Batteries – A Hazardous Waste
Household batteries contain metals such as mercury, cadmium, lead, lithium, manganese dioxide, silver, copper, nickel and zinc. All of these metals pose significant environmental and health hazards. Discarded household batteries represent less than 1% by weight of our trash, however, they account for over half of all cadmium and most of all mercury found in the environment. When burned, batteries release pollutants into the air, and the resulting ash can be highly toxic. When landfilled, these pollutants can contaminate our groundwater.
Rechargeable batteries can be used several times and are relatively inexpensive, but they do eventually wear out. These batteries will lose their charge over time, so do not use them in low-use appliances, such as smoke detectors. Good uses include flashlights, radios, photo flashes, and handheld games.
Nickel-Cadmium rechargeable batteries (Ni-Cads) contain Cadmium, a metal toxic even in small quantities. These batteries are commonly used in portable electronics. In typical use, many portable electronics are only used for a short time before they are put back in their cradle for recharging. If the battery is only discharged slightly, it is being trained to only work for a short period and it will eventually loose most of its capacity: this is called the memory effect. To avoid the memory effect, and prolong the life of your battery many times, make sure to run it down once in awhile. Nickel-Cadmium batteries should not be disposed of with the normal trash.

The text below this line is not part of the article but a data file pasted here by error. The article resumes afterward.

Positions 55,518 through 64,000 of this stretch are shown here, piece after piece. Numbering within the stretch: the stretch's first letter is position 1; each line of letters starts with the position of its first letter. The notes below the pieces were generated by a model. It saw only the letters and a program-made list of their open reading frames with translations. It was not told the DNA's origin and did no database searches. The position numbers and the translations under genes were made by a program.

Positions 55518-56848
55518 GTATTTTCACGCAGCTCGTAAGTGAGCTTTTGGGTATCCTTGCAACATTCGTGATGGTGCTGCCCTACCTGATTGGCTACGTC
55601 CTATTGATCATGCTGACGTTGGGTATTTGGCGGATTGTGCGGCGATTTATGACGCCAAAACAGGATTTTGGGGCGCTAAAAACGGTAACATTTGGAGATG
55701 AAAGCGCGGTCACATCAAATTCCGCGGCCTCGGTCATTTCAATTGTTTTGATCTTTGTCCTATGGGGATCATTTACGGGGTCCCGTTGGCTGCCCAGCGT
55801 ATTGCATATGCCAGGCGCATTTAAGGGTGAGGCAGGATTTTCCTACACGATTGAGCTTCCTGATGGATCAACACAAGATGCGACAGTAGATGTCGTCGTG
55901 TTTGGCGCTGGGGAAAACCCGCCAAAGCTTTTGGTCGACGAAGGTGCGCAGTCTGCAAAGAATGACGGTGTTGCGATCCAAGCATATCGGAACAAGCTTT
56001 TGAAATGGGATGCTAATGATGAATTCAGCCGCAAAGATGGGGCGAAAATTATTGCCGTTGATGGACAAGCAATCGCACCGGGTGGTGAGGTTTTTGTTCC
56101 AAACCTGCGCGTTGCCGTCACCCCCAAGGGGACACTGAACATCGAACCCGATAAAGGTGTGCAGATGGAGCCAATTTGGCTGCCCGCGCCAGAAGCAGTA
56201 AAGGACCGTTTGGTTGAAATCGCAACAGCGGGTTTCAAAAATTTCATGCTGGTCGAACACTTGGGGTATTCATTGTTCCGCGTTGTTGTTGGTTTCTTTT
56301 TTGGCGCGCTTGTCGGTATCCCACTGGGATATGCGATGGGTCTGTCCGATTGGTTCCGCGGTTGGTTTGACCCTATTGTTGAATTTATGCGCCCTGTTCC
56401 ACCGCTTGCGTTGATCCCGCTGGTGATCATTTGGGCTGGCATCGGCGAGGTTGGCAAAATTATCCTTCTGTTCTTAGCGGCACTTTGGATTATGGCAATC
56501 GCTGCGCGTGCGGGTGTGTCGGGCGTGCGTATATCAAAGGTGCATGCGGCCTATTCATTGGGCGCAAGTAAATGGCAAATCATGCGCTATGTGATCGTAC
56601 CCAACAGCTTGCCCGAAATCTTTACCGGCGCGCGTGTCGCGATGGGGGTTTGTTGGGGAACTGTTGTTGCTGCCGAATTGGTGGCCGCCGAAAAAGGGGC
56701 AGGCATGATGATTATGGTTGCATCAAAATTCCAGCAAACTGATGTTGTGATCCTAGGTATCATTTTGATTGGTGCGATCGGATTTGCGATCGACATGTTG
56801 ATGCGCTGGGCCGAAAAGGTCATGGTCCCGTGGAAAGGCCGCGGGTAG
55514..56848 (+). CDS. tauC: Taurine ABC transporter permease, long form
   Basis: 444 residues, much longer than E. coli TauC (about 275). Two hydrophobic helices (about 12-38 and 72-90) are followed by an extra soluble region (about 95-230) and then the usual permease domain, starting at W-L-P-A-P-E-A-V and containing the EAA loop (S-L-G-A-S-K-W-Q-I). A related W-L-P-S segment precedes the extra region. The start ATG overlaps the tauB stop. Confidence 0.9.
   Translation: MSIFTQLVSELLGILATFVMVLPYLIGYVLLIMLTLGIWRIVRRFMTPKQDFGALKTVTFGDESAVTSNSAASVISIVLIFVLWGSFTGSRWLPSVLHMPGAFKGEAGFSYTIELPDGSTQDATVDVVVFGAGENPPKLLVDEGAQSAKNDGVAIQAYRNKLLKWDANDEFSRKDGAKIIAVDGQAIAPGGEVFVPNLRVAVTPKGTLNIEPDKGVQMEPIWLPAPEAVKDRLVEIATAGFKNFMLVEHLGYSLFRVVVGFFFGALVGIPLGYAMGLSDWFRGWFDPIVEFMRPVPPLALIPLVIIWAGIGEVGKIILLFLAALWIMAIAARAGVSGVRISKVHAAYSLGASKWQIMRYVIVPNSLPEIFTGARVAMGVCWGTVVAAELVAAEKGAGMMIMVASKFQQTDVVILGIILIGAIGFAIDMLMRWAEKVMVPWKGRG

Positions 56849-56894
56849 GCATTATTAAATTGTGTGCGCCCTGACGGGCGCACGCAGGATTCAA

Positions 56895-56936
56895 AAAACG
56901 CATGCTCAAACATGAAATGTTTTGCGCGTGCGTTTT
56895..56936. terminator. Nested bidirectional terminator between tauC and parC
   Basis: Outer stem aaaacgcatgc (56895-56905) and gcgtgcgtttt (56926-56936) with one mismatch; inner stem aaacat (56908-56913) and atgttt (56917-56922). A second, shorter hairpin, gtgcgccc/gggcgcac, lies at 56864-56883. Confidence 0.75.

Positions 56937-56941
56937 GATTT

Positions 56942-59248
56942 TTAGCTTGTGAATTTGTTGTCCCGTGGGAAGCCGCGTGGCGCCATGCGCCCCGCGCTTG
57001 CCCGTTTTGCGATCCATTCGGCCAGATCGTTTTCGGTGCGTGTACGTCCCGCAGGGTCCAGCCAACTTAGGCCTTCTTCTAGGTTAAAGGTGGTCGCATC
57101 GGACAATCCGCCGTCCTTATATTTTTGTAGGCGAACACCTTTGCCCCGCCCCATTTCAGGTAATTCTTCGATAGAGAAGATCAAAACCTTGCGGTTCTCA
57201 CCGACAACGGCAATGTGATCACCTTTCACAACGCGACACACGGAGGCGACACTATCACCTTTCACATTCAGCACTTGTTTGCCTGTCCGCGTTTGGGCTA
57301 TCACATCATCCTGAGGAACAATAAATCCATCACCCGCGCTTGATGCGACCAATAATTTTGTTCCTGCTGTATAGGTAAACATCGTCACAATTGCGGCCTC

While using rechargeable batteries is better overall for the environment than disposables, the metals should not end up in landfills when these batteries die. The new rechargeable alkaline batteries have the advantage that they contain no cadmium, which is a drawback to nickel-cadmium rechargeables. All rechargeable batteries can be recycled with your household batteries.